The action this week in U.S. Treasuries contradicted the move higher in stocks. If investors ‘buy into’ the Fed narrative of slow-but-sure economic growth in the U.S., why are yields dropping on 10-year Treasury and narrowing along the two-year/10-year yield curve? Bond yields should be rising, not falling.
Our Deutsche Bank (DB) indicator agrees with the bond market. Although DB rallied on Friday, the stock was down 6.76% for the week, and now trades at 12.97 per share, off its all-time low of $12.50, set earlier in the week.
Traders of West Texas Intermediate Crude (WTIC), too, agree with bond traders, whose price dropped smartly by 8.44% for the week to close at $45.12, leading the Commodities Research Bureau Index (CRB) basket of commodities to a decline of 3.65%.
The precious metals rally this week was impressive. Prior to the June jobs report, gold and silver prices plunged, but recovered strongly post-report, as the silver price led the gold price ferociously higher to a close at $20.30, or another 2.49% higher for the week to close above its 200-week moving average for the first time since April 2013.
In currencies, the British pound continued to drop this week, shaving an additional 2.39% off the sterling/dollar cross to close to 1.295. In all, the pound has dropped 14.4% from the high of 1.5134 on the day of the Brexit vote on June 23.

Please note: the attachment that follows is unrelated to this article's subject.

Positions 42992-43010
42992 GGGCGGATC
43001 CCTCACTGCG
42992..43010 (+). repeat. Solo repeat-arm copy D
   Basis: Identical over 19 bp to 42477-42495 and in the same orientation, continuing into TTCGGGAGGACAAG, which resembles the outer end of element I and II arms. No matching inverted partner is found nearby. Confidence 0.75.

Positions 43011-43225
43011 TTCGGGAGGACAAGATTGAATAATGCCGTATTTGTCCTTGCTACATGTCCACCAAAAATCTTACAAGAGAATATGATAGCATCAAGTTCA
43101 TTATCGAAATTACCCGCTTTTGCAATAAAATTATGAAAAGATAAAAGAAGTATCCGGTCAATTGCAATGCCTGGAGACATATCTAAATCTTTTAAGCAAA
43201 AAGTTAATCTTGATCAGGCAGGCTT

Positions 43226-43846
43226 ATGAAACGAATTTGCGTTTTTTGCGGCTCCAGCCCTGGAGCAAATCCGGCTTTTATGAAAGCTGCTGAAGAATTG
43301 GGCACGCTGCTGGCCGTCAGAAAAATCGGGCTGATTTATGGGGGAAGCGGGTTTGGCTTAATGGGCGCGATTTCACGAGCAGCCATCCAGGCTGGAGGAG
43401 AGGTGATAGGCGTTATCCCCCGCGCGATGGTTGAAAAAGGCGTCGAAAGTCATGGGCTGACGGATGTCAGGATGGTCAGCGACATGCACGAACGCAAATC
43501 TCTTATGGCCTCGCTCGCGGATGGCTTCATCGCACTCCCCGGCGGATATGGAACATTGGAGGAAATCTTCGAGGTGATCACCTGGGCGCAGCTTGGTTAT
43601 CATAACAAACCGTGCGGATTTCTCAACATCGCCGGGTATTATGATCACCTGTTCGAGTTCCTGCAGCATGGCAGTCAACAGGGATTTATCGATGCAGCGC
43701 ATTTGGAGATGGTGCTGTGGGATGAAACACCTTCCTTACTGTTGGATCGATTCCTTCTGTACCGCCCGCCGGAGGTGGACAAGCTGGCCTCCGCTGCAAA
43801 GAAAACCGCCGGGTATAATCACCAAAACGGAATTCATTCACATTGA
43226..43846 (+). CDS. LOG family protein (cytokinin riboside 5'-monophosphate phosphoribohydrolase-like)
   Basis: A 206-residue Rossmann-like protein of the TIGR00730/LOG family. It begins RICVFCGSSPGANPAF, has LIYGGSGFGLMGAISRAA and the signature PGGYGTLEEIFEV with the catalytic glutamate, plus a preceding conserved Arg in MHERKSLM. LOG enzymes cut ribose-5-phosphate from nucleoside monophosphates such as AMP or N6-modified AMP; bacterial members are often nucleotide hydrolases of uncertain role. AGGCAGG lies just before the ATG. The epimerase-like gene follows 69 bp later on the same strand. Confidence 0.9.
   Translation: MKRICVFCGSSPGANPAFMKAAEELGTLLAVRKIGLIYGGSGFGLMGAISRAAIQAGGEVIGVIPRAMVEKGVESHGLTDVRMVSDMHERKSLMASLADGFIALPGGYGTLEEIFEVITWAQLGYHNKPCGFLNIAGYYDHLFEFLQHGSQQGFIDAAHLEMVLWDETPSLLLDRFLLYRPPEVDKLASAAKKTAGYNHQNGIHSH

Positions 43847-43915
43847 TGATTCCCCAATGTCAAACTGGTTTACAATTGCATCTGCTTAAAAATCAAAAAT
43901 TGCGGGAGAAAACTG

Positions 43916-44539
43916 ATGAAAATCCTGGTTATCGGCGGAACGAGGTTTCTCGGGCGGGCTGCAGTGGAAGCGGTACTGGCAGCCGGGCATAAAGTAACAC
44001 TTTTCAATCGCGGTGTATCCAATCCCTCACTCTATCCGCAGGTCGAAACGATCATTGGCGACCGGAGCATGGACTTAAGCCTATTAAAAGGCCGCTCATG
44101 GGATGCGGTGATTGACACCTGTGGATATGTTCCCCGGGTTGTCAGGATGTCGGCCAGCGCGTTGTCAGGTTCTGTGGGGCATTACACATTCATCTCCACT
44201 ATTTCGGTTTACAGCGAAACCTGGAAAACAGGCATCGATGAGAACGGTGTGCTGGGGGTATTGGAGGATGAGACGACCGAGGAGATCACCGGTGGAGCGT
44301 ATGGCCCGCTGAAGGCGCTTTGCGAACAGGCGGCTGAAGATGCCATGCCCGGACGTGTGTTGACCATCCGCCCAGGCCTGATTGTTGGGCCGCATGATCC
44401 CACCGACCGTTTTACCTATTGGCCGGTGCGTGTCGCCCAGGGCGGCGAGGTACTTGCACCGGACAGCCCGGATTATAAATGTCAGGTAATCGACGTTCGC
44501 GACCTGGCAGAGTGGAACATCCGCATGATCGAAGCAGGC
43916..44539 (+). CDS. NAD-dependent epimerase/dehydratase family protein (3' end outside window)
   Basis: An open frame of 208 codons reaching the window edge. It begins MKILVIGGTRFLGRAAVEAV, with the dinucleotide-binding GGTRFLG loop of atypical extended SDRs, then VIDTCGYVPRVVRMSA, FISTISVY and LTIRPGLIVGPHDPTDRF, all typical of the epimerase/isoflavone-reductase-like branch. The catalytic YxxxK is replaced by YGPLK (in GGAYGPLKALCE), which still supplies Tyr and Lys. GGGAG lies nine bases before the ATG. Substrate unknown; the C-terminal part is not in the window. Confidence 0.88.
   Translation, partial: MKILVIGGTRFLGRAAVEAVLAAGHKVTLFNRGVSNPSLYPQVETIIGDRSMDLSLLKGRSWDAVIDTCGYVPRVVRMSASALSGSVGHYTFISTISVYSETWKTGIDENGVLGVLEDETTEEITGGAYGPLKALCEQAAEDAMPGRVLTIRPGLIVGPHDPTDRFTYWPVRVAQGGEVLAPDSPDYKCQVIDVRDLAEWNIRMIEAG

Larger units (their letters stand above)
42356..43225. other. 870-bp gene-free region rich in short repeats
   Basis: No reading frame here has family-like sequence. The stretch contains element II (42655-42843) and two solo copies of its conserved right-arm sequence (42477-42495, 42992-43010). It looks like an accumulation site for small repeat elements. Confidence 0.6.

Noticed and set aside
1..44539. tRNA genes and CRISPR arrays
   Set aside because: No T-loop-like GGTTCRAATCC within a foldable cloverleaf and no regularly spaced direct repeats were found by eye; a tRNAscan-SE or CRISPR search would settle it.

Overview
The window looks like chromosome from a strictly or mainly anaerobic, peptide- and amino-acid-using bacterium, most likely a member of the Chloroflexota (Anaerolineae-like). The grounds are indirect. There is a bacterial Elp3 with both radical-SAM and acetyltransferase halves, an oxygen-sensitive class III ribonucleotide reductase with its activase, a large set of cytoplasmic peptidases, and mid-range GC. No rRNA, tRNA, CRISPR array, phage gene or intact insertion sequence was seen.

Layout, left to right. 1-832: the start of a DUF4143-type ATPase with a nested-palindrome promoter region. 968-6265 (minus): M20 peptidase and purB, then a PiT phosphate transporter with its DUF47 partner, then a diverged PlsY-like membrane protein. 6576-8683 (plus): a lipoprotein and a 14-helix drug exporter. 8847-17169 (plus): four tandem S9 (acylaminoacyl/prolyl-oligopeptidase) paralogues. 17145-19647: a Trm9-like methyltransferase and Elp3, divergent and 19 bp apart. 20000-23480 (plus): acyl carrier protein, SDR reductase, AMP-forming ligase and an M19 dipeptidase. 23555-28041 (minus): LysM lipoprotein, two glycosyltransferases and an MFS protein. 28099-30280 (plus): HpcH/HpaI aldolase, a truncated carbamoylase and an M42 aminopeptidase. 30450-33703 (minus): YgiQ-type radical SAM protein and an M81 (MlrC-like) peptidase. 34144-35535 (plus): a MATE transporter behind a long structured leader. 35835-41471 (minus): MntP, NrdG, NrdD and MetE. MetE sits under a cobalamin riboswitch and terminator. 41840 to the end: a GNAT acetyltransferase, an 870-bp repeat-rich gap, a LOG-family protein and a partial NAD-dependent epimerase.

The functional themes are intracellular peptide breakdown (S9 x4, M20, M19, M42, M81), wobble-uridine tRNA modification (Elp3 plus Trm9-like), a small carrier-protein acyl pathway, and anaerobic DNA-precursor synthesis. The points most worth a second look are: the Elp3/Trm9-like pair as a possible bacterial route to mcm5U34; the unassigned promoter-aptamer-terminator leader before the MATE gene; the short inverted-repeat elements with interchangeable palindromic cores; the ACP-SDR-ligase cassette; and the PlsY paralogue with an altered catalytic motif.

Okay folks, my analysis of what happened this week in stocks, bonds and precious metals hasn’t changed since the launch of the LT Report. What I’ve been talking about in past issues of these reports are now clearly impacting all markets in magnitudes no one can miss. There’s an ongoing crisis in confidence in central bankers and their ability to reverse already-weak and deteriorating economic activity across the Europe, the US, Japan, SE Asia and China.
Money is moving out of bank stocks and into safety, as many market observers (include me) expect a shakeup in the banking sector this year followed by further intervention by central banks to elevate stock prices. Another steep drop of the spread between the 10-Treasury and two-year Treasury last week to 76 basis points (and dropping) indicates a flight to safety, which has accelerated since the end of May, reassures me of an anticipated blowout in the money spigots from the Fed is in our future.